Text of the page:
Around one in seven couples in the UK may have difficulties conceiving, which can have a significant impact on their wellbeing and mental health. However, our research shows there is lack of workplace provision to help people through this demanding time in their lives. It can be a long and uncertain road for employees facing difficulties conceiving, and we believe that practical support and compassion at work can make a significant difference to how someone balances the demands of work with that of fertility investigations and treatment.

This report is based on the findings of two surveys, looking at both employer provision and employees’ experiences at work. It explores the research and provides practical guidance to help people professionals to develop a framework of effective support.

We believe that there is a real opportunity for employers to improve the workplace environment for employees experiencing fertility challenges or treatments. It also sends a message to the whole workforce that your organisation genuinely cares about the wellbeing of its people, potentially time enhancing staff loyalty, retention and performance.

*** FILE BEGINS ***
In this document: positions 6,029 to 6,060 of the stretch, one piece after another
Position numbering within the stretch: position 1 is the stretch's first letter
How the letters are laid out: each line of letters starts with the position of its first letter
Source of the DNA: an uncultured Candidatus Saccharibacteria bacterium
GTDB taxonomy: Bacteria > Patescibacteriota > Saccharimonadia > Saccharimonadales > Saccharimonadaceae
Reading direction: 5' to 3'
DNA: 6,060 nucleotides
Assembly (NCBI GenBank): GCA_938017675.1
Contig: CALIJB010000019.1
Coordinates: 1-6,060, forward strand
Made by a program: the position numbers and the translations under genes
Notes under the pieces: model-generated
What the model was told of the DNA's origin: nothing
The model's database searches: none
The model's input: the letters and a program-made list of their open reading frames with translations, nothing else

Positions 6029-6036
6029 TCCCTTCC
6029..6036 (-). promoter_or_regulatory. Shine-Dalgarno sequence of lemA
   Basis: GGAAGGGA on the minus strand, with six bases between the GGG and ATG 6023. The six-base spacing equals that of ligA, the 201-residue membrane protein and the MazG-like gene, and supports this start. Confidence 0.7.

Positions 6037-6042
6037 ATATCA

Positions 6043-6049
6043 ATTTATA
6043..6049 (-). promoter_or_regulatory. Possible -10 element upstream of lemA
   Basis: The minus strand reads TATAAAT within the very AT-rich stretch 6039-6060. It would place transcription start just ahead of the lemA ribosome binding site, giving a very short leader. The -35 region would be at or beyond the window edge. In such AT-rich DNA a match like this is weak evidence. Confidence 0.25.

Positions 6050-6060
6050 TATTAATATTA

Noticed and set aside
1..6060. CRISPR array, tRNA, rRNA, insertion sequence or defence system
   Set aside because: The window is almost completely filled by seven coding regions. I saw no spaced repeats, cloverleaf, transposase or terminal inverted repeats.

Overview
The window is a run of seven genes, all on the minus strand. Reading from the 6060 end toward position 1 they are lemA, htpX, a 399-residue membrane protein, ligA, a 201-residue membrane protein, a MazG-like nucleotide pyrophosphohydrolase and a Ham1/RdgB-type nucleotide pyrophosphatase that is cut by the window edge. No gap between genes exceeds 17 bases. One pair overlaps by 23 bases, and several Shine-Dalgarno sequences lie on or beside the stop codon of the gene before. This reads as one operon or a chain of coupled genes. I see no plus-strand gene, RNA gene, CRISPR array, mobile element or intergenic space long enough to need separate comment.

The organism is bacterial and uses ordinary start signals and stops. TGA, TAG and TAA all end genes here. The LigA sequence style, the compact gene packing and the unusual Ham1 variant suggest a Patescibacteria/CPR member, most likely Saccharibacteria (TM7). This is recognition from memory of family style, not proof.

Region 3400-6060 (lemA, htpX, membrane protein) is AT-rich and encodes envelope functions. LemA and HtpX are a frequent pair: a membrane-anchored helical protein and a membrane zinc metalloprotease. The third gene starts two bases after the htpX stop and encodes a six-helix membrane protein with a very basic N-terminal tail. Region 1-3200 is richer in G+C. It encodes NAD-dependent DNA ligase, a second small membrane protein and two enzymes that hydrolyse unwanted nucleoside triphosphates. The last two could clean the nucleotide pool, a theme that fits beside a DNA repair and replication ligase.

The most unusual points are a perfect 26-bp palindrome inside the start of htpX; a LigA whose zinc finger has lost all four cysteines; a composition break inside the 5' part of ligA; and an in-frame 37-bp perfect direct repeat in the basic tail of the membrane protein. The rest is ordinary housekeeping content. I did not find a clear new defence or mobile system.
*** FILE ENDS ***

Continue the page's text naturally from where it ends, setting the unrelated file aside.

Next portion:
While these findings are based on UK data, the broader trends and implications should be of interest, wherever you are based.

Workplace support for employees experiencing fertility challenges, investigations or treatment

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Key findings

  • Just over a quarter (27%) of employers have a policy in place concerning fertility treatment, while 40% don’t have a formal policy and don’t plan to introduce one. 
  • 46% of employees said they felt neither supported or unsupported at work while having fertility challenges. Just under a fifth said they felt quite or very unsupported.
  • Almost half of employees (47%) didn’t tell their manager or HR they were experiencing fertility challenges. 
  • Over half of organisations (56%) providing some kind of support had not their told employees about it. 
  • The top three most helpful forms of support reported by employees were paid time off to attend appointments; understanding from managers; and paid compassionate leave.
  • Almost one in five (19%) employees said they had considered leaving their job because of their experience at work in relation to fertility challenges, investigation or treatment.

Based on these findings, the CIPD has developed some key principles to provide effective support.

CIPD good practice principles for workplace support

  1. Raise awareness across the organisation about the need for fertility challenges, investigations or treatment to be recognised as an important workplace wellbeing issue.
  2. Create an open, inclusive and supportive culture.
  3. Develop an organisational framework to support employees, including specific policy provision.
  4. Manage absence and leave with compassion and flexibility, considering the potential impacts on both partners.
  5. Equip line managers to support people with empathy and understanding. 

 

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